The aforementioned issues I raised are meant to trigger debate; they in no way distract from an important and carefully written work. More books should be written in the manner designed by Hurlburt and Schwitzgebel. They are to be commended for providing an excellent and rare balance among data (interviews with a subject), scholarly exploration (debate between the two authors), and theoretical discussion (side boxes). I enthusiastically recommend this book to anyone interested in consciousness.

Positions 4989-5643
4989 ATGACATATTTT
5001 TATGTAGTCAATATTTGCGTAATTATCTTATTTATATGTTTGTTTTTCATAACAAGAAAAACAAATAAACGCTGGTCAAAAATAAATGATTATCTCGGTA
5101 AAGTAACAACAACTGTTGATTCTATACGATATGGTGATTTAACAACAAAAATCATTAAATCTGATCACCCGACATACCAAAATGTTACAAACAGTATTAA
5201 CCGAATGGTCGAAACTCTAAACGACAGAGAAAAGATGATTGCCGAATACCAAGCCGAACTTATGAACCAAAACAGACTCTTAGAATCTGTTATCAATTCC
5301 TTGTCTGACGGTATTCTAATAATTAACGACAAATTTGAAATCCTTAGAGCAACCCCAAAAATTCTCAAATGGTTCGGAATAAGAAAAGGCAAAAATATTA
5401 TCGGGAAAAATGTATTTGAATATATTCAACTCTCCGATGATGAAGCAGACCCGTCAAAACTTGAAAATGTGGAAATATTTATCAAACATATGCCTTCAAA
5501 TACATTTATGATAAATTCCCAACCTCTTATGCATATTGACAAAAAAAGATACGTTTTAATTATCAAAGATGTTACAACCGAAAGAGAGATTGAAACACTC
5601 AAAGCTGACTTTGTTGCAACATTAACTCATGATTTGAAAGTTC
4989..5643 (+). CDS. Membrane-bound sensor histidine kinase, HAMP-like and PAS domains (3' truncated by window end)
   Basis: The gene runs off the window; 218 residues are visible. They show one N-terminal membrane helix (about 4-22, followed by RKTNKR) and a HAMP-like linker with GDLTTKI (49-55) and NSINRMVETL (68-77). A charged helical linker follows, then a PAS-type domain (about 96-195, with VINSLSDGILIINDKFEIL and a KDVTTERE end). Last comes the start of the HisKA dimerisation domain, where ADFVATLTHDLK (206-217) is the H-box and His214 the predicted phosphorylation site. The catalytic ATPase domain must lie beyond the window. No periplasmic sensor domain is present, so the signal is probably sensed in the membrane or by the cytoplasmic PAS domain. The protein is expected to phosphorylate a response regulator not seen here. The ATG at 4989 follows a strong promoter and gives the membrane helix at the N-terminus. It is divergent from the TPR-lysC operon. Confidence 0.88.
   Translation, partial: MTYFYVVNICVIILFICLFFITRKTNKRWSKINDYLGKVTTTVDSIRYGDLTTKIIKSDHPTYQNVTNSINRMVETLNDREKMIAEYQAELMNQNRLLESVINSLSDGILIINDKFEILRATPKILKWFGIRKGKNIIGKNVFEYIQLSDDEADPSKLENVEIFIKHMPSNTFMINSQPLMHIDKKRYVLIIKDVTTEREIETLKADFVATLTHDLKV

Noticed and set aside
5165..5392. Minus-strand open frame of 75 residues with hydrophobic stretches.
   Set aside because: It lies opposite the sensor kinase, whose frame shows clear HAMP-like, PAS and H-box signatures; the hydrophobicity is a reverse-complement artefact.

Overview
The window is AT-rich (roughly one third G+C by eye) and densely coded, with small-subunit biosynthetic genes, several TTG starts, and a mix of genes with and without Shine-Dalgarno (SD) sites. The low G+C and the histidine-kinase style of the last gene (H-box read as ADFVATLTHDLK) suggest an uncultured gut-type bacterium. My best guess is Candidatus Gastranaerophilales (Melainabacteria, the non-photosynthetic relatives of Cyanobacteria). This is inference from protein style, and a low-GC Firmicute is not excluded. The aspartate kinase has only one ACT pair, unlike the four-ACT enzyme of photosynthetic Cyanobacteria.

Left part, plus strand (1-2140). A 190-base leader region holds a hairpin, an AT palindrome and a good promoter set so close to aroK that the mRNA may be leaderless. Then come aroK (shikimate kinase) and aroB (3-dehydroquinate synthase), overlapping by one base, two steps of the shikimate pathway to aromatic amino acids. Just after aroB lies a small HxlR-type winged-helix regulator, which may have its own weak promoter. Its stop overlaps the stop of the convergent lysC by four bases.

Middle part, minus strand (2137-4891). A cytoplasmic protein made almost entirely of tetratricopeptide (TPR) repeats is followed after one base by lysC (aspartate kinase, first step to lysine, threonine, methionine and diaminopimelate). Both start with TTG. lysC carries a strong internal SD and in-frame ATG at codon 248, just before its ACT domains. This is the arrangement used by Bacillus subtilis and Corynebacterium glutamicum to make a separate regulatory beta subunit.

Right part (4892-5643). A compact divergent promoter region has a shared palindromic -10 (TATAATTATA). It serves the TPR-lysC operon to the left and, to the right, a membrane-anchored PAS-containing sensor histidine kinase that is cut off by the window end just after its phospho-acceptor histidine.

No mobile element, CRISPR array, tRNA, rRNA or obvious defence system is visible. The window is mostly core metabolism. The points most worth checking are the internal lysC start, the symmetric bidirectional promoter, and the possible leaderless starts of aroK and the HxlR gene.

Julian Jaynes 1976. The Origin of Consciousness in the Breakdown of the Bicameral Mind. Boston, MA: Houghton Mifflin.
© 2008 Brian J. McVeigh
Brian J. McVeigh teaches in the East Asian Studies Department at the University of Arizona. An anthropologist and Japan specialist, his latest book is The State Bearing Gifts: Deception and Disaffection in Japanese Higher Education. He is currently writing a book entitled The Propertied Self: Politics, Psychology, and Ownership in Global Perspective.